Robinhood has Major Problems. Can They be Fixed?
Robinhood’s slogan is “Investing for Everyone.” I have a revision that actually fits their business strategy: “Robinhood: Gambling for Everyone.”
The company has turned investing, a way to build wealth through the power of compound interest, into a gamified app that treats the market as a virtual casino. Users are nudged to act irrationally through the same psychological tricks social media companies implement to keep us glued to our devices. Trust me when I say this is not good for building wealth. Investing is the one industry so prone to psychological manipulation it is almost criminal the way Robinhood treats its users.
Skeptical? Think I’m exaggerating when I say the app itself screws with your psychology? Download it yourself and try it out. I bet you can’t last a month before getting the urge to buy and sell unnecessarily. I know I did.
The consequences have and will be terrible for users if Robinhood continues down this path. A kid already killed himself after being allowed to blow-up his account with absurd amounts of leverage. Who’s to say it won’t happen again?
The Robinhood Onboarding Experience
Here is what the user sees when signing-up for Robinhood:
Two clicks in and Robinhood is already comparing investing to a slot-machine. Saying there is a “1 in 250 chance” of claiming a “free” share of Apple is ingraining a gambler’s mindset, the sort-of Wall Street Bets attitude that builds destructive habits for investors.
It doesn’t get any better once you deposit money and start buying either. As you can see in the image below, when your portfolio is having a down day (an inevitability in investing), the whole app transitions to red. This may seem inconsequential, but I can tell you from personal experience it increases your stress levels and nudges you to make poor decisions.
Users making decisions is how Robinhood makes money, by selling your order flow. It is not how users make money. This isn’t a terrible tradeoff for making investing commission-free, but people still need to understand the incentive structure Robinhood has set-up for itself.
And if you thought the equity-side of the business was a little too gamified, check-out their crypto UI. It’s a full-blown arcade game, except one where users can gamble their savings away. The overlords in Ender’s Game would be so proud.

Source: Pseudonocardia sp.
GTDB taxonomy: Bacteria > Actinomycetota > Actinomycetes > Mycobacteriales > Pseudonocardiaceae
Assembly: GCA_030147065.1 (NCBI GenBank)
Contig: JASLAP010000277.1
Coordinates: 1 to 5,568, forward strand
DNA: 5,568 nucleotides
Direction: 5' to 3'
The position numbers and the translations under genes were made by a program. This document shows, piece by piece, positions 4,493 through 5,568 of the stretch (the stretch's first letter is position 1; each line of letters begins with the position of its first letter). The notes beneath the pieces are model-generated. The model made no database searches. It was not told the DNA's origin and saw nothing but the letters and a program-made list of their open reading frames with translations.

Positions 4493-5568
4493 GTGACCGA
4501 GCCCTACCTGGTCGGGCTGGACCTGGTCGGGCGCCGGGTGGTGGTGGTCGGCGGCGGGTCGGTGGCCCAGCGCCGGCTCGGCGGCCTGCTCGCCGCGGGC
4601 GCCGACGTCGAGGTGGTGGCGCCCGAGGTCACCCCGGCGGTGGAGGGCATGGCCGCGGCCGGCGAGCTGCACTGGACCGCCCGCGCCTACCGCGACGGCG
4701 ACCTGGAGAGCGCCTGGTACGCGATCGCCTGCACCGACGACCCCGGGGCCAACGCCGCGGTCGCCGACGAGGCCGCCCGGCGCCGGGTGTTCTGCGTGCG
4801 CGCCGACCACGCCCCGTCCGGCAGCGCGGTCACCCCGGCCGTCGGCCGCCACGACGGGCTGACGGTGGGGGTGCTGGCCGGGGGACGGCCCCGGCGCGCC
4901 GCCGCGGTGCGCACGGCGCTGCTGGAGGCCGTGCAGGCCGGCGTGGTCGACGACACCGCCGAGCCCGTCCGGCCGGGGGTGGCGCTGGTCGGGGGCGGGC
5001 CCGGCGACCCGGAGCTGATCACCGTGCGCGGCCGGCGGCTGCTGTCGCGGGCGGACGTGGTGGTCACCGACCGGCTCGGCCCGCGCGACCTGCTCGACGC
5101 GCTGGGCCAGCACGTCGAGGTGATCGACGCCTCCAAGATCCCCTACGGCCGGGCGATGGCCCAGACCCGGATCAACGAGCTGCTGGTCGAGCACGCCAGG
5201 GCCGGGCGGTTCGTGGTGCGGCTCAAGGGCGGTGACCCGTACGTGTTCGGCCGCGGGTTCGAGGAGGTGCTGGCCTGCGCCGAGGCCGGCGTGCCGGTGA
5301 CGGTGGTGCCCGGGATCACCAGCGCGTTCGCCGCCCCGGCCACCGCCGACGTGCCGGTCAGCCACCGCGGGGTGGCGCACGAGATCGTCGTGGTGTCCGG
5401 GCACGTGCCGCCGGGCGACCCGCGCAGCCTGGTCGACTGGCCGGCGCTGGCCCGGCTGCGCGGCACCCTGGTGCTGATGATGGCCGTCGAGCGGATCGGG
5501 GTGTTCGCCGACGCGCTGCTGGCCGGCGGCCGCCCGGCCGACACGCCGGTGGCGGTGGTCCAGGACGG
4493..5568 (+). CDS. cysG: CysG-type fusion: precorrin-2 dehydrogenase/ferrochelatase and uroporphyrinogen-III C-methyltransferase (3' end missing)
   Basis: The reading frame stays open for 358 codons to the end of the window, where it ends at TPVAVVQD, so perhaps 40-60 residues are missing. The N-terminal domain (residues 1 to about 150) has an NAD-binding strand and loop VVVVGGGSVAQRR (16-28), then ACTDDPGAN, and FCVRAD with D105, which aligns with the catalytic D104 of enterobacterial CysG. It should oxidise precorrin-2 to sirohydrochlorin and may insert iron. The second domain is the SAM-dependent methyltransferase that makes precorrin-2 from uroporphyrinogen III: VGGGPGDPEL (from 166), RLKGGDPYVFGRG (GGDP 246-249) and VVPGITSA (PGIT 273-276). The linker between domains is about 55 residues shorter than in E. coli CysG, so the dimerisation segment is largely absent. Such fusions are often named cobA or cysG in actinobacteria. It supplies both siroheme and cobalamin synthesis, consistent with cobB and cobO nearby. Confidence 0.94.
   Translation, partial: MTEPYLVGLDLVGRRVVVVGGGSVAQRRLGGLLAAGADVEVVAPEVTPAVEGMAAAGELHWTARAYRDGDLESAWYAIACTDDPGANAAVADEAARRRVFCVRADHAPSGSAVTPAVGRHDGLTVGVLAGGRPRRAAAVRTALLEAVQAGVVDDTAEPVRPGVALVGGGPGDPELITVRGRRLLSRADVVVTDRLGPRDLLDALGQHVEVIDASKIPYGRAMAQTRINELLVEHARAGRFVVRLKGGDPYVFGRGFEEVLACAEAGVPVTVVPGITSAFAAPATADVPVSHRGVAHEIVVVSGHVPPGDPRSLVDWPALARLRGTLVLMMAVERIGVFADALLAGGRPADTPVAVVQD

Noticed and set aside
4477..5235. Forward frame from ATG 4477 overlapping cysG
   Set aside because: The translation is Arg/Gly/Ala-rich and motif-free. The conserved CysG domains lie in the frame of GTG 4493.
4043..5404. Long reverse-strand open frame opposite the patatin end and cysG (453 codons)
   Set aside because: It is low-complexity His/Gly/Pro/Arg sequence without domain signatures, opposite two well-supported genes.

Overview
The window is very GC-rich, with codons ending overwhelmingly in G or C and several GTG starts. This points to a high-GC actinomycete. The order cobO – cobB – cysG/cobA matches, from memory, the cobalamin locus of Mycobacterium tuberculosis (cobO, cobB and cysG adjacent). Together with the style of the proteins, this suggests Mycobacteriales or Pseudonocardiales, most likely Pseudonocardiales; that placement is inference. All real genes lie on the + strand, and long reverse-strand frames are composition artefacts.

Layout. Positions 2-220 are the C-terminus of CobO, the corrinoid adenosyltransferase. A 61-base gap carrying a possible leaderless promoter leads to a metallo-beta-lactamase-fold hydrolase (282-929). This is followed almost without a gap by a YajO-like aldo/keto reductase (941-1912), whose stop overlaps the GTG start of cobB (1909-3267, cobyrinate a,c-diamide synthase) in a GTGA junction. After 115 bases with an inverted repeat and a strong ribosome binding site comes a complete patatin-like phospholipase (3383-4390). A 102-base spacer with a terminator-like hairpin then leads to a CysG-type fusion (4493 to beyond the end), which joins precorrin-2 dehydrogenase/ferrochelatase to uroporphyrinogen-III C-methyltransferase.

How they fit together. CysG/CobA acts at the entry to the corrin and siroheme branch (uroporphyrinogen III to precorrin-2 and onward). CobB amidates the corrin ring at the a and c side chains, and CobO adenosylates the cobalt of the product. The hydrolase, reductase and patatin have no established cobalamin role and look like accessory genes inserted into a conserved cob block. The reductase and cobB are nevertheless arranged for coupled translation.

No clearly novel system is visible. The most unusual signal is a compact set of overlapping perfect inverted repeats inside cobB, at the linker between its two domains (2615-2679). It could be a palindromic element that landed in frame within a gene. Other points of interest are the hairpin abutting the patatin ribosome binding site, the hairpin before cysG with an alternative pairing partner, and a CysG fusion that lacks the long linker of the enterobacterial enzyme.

Getting Approved for Options
The most egregious choice Robinhood made was how they treat options trading. If you don’t know, options are highly complicated, risky instruments that can put you on margin very easily and make you liable for large sums of money if things don’t work out how you think. Other brokers like Schwab or TD only approve you for certain types of options and make you apply for different levels as your assets and experience increase. Robinhood has…no limits?
When I used Robinhood, I applied for options trading to check-out what they had. My account was very basic with only a few thousand dollars in it. I was shocked to find out that after clicking a simple button and waiting a few days that Robinhood “approved me” (I doubt any due diligence was actually performed) for all options trading. If you have any experience you know this is absurdly stupid. Giving a college student no restrictions on options trading is like giving a toddler a machine gun. Something bad is inevitably going to happen.
Comparing it to other Brokerages
To give some more perspective, here are some screenshots of Charles Schwab’s app. Notice how, unlike in the photos above, Schwab isn’t focused on “increasing user engagement” but on providing relevant information in a basic, almost anti-nudging manner. This is because someone like Schwab actually has their clients best interest in mind, and isn’t solely focused on profiting from them making trades.
How can it be Fixed?
I doubt Robinhood can be fixed with current management. They’re incentivized to increase user numbers at all costs because doing so in the past has made them absurdly rich (at least on paper). Unless more people cause self-harm over choices made on the app, I don’t see anything happening unless regulators step in. And since we are in the golden age of fraud, it feels unlikely that regulators will do anything meaningful.
If I was given full autonomy over Robinhood, here is what I would do to protect users and actually align the company with their stated mission:
Implement industry-standard trading limits on options
No free stock giveaways, no language that compares investing to gambling
Tone down the social media-esque psychological nudging, especially with crypto
Do I hear you complaining that this would slow user growth, and possibly hurt Robinhood’s private valuation? Please, get real. Stop with the Silicon Valley “growth hack at all costs” mindset and actually think about building a business that wins for all parties in the long-term. As Mark Baum (I know, fake guy, but still) from the Big Short says, “Hey… excuse me! Let me ask you this: What company treats its customers that shittily and succeeds?” Gamifying investing is a good way to grow users in the short-term, but it is no way to build a quality business over the long-term. Treating your customers poorly never works in the end.
I would love to hear any other suggestions for how Robinhood can better serve its users. Contact me on Twitter or email me at firstname.lastname@example.org if you have any suggestions (you can always comment below too). I’ll make sure to follow-up however you get in touch.
Disclosure: The author is not a financial advisor, and may have an interest in the companies talked about.